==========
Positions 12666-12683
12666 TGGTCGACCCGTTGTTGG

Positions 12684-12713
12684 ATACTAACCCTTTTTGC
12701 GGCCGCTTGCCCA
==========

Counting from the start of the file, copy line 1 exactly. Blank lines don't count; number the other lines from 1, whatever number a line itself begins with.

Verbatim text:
Positions 12666-12683